Ten years after the signing of the Instabul Convention to stop violence against women, it has more and more enemies

Ten years after the signing of the Instabul Convention to stop violence against women, it has more and more enemies

Ten years after the signing of the Instabul Convention to stop violence against women

Many countries parade or oppose its application. While the pandemic has worsened the living conditions of women around the world

Photo: Tatyana Fazlalizadeh It has been 10 years since the signing of the Istanbul Convention, the first legally binding international treaty on preventing and combating violence against women and domestic violence. However, in Italy and around the world, we are still a long way from closing the gender gap and the living conditions of women have worsened with the arrival of the Covid-19 pandemic. The World Economic Forum has estimated that it will take at least 135 years to reach a level playing field between men and women, while according to Eurostat one in three women has suffered physical or sexual violence since the age of 15.

To date, only 33 countries have signed, ratified and implemented the Convention in their national legal systems. While 11 signed it without ratification and one country, Turkey, decided to withdraw from the treaty last March, because according to the Ankara authorities it would hide an ideological component aimed at "normalizing homosexuality, which is incompatible with social values ​​and family members ”of the country. A completely false conclusion.

What the Convention supports

The Istanbul Convention represents a milestone in the fight against gender-based violence and the protection of women's rights. It establishes equality between men and women and defines gender-based violence as a discriminatory act and a violation of human rights, which includes acts and threats that cause physical, sexual, psychological and economic suffering. In addition, it points to a range of wide-ranging measures to prevent violence, protect victims and prosecute the perpetrators. Providing the signatory countries with a series of tangible measures to be put in place such as shelters, help lines and tools to give comprehensive help to the victims of all types of violence.

Austria, Belgium, Cyprus, Estonia, Denmark , Finland, France, Germany, Greece, Ireland, Italy, Luxembourg, Montenegro, the Netherlands, Poland, Norway, Spain and Sweden are the European countries that have ratified the treaty. While Bulgaria, the Czech Republic, Hungary, Lithuania, Latvia and Slovakia have only signed. Ratification by a state obliges the country to adapt the civil and criminal law to the Convention, introducing concrete measures for the prevention and protection of the victims of violence and to punish the guilty.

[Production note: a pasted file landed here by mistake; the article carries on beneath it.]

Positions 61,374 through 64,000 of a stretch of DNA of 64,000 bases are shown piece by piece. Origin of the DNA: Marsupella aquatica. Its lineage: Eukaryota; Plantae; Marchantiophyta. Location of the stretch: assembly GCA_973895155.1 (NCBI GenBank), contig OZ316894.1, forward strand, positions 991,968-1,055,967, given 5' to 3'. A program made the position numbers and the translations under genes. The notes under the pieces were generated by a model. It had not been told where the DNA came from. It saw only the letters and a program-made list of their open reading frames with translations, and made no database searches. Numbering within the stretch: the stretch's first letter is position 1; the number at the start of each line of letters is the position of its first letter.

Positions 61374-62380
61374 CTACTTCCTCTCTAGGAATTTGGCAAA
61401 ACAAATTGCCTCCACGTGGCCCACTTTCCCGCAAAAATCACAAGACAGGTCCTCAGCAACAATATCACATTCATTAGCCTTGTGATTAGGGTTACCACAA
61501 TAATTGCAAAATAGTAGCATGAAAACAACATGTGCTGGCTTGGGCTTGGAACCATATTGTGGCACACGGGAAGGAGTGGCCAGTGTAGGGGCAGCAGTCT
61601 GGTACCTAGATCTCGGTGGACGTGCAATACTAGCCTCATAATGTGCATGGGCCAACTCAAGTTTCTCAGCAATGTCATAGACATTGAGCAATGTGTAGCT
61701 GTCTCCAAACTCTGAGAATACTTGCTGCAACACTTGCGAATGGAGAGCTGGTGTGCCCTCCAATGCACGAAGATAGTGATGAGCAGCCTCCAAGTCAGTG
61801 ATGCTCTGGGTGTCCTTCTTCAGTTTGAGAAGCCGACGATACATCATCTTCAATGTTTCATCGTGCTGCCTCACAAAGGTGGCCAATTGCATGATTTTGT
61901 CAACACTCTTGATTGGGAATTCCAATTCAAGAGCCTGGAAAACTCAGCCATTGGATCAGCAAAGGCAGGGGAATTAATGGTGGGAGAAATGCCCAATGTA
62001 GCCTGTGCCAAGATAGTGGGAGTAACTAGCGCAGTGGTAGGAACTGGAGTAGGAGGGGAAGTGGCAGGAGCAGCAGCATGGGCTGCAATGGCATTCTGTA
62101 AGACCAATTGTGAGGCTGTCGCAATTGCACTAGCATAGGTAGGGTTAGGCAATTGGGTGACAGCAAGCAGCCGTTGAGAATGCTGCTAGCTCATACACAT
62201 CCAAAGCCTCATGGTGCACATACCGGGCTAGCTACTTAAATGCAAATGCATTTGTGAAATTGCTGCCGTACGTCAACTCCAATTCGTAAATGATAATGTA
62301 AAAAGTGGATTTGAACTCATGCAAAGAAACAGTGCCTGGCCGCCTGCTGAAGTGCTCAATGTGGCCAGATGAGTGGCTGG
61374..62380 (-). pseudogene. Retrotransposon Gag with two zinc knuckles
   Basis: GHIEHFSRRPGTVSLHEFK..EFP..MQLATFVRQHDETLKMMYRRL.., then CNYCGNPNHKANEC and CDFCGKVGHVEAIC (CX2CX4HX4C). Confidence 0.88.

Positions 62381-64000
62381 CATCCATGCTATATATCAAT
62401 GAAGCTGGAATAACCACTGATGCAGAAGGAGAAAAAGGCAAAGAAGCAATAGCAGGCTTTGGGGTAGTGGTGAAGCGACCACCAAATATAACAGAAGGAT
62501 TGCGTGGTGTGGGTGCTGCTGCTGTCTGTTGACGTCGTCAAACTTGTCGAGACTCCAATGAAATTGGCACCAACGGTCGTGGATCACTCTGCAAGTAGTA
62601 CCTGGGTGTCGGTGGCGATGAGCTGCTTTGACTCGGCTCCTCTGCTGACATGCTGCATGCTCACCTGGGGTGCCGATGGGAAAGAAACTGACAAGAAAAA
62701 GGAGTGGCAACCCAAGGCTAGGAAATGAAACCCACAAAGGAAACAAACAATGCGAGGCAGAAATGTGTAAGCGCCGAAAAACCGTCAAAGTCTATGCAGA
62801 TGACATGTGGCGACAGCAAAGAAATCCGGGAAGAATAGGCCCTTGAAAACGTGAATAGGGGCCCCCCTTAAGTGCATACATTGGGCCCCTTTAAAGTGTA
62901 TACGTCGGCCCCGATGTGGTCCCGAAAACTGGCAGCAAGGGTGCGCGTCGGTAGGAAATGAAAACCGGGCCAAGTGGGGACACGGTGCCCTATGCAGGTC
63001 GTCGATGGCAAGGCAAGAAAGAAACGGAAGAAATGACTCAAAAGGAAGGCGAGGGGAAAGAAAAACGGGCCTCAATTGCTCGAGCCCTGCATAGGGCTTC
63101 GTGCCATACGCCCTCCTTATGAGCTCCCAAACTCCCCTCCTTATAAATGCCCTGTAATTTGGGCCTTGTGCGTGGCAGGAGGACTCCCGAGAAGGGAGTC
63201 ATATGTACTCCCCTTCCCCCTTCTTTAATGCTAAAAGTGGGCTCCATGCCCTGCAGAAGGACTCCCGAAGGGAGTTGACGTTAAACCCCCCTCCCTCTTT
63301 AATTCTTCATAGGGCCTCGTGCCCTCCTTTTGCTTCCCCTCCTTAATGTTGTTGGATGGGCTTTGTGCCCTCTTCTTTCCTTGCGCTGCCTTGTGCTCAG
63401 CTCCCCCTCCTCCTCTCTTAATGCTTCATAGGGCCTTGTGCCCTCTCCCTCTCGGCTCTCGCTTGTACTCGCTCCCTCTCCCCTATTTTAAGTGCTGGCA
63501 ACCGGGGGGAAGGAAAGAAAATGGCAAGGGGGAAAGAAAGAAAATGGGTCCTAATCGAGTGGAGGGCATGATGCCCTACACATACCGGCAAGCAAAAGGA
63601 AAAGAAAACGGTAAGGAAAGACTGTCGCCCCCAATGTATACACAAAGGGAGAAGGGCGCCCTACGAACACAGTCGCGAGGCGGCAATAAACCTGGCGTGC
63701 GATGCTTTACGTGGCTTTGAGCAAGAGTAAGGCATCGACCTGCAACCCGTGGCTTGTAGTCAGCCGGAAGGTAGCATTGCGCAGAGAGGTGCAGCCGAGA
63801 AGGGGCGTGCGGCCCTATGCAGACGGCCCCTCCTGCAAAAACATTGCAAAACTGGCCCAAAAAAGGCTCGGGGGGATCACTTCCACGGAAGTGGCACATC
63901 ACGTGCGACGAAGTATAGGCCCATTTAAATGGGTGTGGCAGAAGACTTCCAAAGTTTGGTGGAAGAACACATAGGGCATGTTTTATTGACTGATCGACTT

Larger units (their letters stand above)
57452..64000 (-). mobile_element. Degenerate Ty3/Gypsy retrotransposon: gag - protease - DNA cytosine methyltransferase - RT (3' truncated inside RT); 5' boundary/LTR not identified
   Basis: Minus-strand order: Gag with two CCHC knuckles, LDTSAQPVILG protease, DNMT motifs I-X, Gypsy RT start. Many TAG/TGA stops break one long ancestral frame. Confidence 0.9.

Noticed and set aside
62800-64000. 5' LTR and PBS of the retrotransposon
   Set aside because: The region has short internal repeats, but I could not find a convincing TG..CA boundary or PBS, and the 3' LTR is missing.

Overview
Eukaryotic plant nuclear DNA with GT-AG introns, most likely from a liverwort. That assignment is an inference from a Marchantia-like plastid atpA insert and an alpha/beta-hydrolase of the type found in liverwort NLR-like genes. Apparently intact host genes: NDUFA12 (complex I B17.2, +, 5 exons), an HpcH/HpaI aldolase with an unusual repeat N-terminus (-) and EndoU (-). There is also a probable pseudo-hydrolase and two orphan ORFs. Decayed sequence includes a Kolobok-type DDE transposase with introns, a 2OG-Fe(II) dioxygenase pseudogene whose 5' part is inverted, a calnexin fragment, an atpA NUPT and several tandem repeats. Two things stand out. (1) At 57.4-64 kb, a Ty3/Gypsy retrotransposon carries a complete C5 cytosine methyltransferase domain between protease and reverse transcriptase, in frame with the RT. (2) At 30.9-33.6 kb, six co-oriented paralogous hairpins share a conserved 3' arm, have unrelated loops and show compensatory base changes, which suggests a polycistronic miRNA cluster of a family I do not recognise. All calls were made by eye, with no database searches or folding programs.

The countries that are oppose the convention, or who have not ratified it, reject these changes in the name of the protection of traditional Catholic or Islamic values ​​and the common opposition against "gender equality" a concept that, according to them, would subvert the order constituted and to support a so-called "homosexual ideology". For example, in Bulgaria the convention has been declared unconstitutional, while according to the Polish Minister of Justice, Zbigniew Ziobro, it is "a feminist invention that aims to justify homosexual ideology". Positions without foundation.

Data on violence

After Turkey's exit from the Convention, Poland has also shown this intention and the opposition of conservative parties to this is growing worldwide treaty. At the same time, the number of complaints of domestic violence are steadily increasing, especially since the global pandemic has forced more and more people to stay indoors. Shelters for victims and requests for assistance have seen a surge throughout 2020 and in the first months of 2021.

Istat reports that only in Italy, since January, more than one femicide per week. A trend, in our peninsula, which is experiencing an alarming growth. Homicides within the family have increased by 126.5% since 2002 and in 2019 Istat recorded that 83% of victims in this context were women. In the first half of 2020, femicides accounted for 45% of total homicides - compared to 35% in the first six months of 2019 - and reached 50% during the lockdown in March and April. 90% of these women were killed in the emotional or family context and 61% of the total by partners or former partners.

The gender gap in the workplace is obviously contributing to this situation. social. Still in Italy, female employment is around 56%, according to the Censis (Center for Social Studies and Investments), against 75% of male employment and, according to the report of the Foundation for Labor Consultants Studies, women represent 55. , 9% of the total jobs lost as a result of the pandemic.

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